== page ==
As I’ve started to get my bearings in LA, I’ve begun narrowing down my search for a home church – a church you regularly attend, financially give to and invest in. I feel like I finally have a sense of my schedule and an idea of what churches are feasible in terms of distance and timing. What I did not expect was the type of church I would end up feeling called to.
Now, everyone knows that LA has the world’s trendiest churches. We’re talking pastors in skinny jeans that I did not think were sold in men’s departments and booties that make them look like Peter Pan, in my opinion. Picture lights and smoke during worship, promo videos that have crashing waves in them accompanied by voiceovers and a thriving church Instagram. That’s what we’re working with when it comes to the majority of LA’s churches.
And I’m going to be honest – I think it’s borderline comical. The church I attended in New York is far more traditional, is held in a traditional church venue, has absolutely no smoke during worship and hasn’t posted on Instagram since 2016. So when you throw me into these very modern and, for lack of a better word, trendy churches, I don’t really get them.
And if we’re being really honest, I stick up my nose at it a little bit. In the depth of my sinful pride, I think how the church I went to in New York is so much better or more authentic than these churches with their tight jeans and hashtags. I often even doubt that Jesus really can be experienced in these churches – and therefore doubt that Jesus works in them at all.
But recently an interesting plot twist occurred. My friends from Bible Study who are godly, loving, authentic women invited me to their church – which for the record is the epitome of a trendy church. Lights, smoke, men’s booties, etc. are all present. The first time I went was mainly because I wanted to get brunch with my friend after and didn’t want to snub her church. But I’d heard it was trendy, so I wasn’t expecting much. I was a little surprised that the message was so thoughtful (though I swear the way the pastor spoke, I was convinced he was about to break into a rap at any point) and the worship was moving, even with its smoke and lights. The second time I went to this church was actually because I was over at their house and they kind of roped me into it. But it struck me that sitting in that church service in between women who fight for me, love me and walk through life with me on a daily basis was powerful. To hear the same message and then walk out to the streets of LA together provided a new kind of way to walk through life together. It provided a new avenue for connection and accountability. To sit in the community that has swooped me up so quickly in LA and hear a message that gave me goosebumps made me rethink my prejudice and nose-in-air snubs.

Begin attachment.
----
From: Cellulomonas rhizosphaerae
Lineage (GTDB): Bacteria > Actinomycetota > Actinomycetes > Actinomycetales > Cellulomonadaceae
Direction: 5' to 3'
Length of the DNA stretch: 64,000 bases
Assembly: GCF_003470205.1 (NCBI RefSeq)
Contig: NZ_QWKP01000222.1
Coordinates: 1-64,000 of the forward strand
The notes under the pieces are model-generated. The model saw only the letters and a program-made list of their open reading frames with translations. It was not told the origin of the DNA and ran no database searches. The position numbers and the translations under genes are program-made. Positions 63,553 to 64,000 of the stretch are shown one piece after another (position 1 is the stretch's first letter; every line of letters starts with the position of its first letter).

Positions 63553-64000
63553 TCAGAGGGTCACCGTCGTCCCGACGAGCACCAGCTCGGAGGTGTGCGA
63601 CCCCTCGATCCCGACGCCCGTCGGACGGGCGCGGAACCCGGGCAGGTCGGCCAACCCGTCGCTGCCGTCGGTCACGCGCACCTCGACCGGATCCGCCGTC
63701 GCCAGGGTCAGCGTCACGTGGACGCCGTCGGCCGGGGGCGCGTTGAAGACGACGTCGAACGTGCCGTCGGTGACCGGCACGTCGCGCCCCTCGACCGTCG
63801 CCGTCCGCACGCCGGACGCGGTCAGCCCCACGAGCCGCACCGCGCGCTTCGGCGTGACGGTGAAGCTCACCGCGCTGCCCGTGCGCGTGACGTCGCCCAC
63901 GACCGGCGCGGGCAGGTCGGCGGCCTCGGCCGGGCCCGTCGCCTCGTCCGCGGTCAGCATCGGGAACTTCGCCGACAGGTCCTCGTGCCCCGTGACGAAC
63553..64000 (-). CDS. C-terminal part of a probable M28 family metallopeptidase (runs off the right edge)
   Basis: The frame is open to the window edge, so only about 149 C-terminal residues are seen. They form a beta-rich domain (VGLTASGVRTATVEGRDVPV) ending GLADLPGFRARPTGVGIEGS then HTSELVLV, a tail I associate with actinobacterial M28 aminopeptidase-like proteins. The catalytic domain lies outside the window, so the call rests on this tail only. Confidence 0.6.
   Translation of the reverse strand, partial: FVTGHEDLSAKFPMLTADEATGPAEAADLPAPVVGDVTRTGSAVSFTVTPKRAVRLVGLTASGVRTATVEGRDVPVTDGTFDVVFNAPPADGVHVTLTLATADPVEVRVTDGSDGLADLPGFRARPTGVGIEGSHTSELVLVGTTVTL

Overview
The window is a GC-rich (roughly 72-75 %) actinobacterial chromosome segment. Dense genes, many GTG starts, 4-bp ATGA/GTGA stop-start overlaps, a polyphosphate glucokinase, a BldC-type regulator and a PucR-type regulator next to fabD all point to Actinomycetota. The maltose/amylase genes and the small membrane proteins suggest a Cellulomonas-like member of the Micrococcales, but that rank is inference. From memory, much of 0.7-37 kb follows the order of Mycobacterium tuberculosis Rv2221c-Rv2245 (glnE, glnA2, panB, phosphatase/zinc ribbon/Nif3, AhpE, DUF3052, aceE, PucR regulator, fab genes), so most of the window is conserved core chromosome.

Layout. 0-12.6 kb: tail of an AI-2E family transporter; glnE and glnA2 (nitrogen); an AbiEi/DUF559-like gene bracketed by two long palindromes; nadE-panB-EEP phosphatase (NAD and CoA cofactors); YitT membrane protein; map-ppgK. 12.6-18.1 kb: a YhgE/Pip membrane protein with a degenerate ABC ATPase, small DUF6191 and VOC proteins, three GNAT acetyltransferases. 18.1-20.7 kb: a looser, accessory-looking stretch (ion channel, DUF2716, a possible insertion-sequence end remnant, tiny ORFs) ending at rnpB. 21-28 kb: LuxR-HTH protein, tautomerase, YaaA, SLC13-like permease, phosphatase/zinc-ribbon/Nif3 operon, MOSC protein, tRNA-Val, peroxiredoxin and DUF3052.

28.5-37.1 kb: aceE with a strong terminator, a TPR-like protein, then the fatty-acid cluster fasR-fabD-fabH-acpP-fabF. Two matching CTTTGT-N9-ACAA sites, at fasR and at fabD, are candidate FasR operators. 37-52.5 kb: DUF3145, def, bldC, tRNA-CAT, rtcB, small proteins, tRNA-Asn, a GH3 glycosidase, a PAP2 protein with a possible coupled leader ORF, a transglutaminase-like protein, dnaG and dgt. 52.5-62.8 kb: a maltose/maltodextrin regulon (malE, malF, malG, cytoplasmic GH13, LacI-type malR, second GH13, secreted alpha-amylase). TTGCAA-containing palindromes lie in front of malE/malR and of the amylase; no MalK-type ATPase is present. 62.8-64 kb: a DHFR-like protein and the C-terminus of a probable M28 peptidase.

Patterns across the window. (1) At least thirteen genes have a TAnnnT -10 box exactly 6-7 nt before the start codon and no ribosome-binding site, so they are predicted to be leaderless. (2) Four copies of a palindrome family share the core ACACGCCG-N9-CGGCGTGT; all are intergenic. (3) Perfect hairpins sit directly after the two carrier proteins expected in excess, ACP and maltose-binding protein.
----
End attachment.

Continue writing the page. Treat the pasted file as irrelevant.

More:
To be clear, I absolutely still spent 5 minutes of the sermon analyzing how the pastor got his jeans on in the morning. However, I was completely humbled by the fact that I had isolated Jesus to only functioning in a church that fit in my category of “holy” or “usable” by him.
As it turns out, Jesus can work in any church that genuinely pursues him – even the trendiest of the churches. Jesus is just as relevant to people who look like they walked out of a Free People advertisement as the ones who wear traditional Sunday attire. He is the God of all people, all venues, all styles of worship or sermons. And thank goodness He is!
One of the things I love most about our God is that he meets people wherever they’re at. He cannot be put in a box. He is for all people, because when Jesus died on the cross it wasn’t for the righteous. He died on the cross for the very people who killed him.
So while I still think that church Instagram’s are a bit bizarre, I am also rethinking where Jesus works and realizing that whether I worship him in a theatre in downtown or a small chapel in Santa Monica, he is just as powerful and present. Jesus is not a trend, but he can absolutely be in #trendy things.